This looks like the most talented and complete Team in Raven’s history. Sky is the limit.

  10. Robert on said:

    Here’s what bothers me about all this Anquan Boldin talk: If Matthew Stafford throws the ball and Megatron jumps up and grabs it, then it’s great quarterbacking, putting the ball where only the receiver can catch it. If Flacco does the exact same thing, it’s Boldin bailing out his sub-par quarterback… how does that work? Boldin was an important cog in the offense, but I think his loss is being WAY overblown. Only time will tell, though.

  11. BoldinRaver on said:

    I’m Boldin Raver. Loved the guy (obviously). But, yer spot on Tony. People are like he’ll be gone and it’ll be Torrey out there all by his lonesome. Heard Cosell rave on Mallette. Look out for Rashaad Carter. you never know …huge hands. Catches everything. Then theres Doss, of course and Deonte, the fastest Raven. Can’t wait to see this play out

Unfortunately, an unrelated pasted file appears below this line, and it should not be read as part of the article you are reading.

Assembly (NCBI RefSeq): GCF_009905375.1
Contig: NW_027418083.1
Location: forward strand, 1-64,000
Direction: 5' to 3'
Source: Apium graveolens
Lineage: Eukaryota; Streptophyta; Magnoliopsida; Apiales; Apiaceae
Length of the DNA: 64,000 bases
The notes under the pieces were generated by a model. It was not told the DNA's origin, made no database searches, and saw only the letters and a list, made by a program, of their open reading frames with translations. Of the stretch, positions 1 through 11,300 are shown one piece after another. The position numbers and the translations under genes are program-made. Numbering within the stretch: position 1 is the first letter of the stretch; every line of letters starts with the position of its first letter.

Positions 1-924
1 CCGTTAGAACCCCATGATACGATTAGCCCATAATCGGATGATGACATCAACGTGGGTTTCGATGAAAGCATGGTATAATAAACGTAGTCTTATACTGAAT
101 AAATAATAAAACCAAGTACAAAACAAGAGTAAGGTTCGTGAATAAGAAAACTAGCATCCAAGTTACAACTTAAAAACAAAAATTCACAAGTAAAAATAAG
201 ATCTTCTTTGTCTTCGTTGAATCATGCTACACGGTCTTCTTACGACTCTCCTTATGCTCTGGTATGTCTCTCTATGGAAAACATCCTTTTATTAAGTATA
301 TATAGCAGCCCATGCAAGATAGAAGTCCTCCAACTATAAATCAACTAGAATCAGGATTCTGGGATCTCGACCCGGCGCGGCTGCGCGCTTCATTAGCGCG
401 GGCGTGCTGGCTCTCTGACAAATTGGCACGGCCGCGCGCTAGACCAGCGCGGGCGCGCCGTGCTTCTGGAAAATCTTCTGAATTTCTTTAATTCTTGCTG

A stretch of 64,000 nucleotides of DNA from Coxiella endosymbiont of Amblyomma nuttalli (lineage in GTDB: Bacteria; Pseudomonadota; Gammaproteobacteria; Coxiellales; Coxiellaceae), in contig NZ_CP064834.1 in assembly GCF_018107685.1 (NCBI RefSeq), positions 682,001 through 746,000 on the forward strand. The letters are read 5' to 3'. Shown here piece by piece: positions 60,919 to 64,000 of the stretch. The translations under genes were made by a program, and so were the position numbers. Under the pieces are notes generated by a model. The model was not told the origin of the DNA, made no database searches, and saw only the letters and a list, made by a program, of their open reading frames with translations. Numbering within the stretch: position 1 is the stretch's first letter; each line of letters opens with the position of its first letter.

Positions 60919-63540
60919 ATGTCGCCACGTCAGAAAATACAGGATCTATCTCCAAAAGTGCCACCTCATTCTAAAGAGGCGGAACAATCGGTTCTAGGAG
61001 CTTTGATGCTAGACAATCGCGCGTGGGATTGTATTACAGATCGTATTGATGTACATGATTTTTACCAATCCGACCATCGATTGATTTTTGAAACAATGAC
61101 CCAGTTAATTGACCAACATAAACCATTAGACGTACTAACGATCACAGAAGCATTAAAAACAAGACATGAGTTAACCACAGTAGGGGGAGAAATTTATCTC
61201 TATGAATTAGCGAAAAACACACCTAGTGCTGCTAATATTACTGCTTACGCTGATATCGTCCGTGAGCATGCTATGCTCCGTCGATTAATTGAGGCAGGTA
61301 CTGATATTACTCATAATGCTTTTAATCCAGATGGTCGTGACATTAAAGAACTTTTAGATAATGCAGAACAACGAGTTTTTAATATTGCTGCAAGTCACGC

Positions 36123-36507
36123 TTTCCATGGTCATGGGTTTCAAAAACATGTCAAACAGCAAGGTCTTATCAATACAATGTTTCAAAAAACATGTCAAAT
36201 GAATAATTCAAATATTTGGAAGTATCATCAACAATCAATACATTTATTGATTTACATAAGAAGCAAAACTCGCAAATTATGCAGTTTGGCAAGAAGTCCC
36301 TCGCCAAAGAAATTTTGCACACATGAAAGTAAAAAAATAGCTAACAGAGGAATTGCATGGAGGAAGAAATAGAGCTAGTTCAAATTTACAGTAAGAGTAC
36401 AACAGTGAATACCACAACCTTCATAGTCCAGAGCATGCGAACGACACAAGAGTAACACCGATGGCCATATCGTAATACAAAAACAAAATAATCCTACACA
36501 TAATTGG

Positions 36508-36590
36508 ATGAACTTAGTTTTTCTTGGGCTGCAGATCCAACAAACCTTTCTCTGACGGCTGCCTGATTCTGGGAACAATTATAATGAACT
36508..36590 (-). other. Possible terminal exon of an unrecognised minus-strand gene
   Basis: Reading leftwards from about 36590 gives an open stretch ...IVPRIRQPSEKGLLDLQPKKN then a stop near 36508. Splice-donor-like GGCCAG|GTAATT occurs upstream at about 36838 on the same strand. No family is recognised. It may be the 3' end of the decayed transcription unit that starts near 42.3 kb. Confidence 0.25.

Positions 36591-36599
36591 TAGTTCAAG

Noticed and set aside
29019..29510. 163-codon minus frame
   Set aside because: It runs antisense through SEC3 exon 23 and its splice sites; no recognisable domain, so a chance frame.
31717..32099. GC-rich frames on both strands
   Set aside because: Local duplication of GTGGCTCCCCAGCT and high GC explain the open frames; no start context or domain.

12. nyc on said:

    you will miss him…and ray and ed… that boldin is gone…you raven fans act as if he never existed…ok…watch what happens when you are 2-6 at the mid point of the season

  13. TJ on said:

    The ravens will miss him for all the reasons you mentioned in the first few paragraphs. No one on the team has the possession skills body control and hands that he seems to have. Now which the cap room it seems that it may have been a mistake. But hindsight is perfect. I’m not saying that the ravens won’t win without him. But the offense is better with him.

  14. melvin on said:

    There certainly was a ‘loss’, but I agree things have been overblown. He was reliable in the playoffs, but I fully expect our existing receivers to be able to pick up the slack. Namely Pitta and Dickson will be stepping up.

  15. JerryB on said:

    Great assessment as usual, Tony. What’s really interesting is how Flacco managed to throw the ball up for grabs under Jim Caldwell instead waiting for receivers to get open which, apparently were Cameron’s instructions. There’s enough receiver talent on this team that Flacco will have little trouble spreading the ball around, but make no mistake…..his favorite receiver is Dennis Pitta!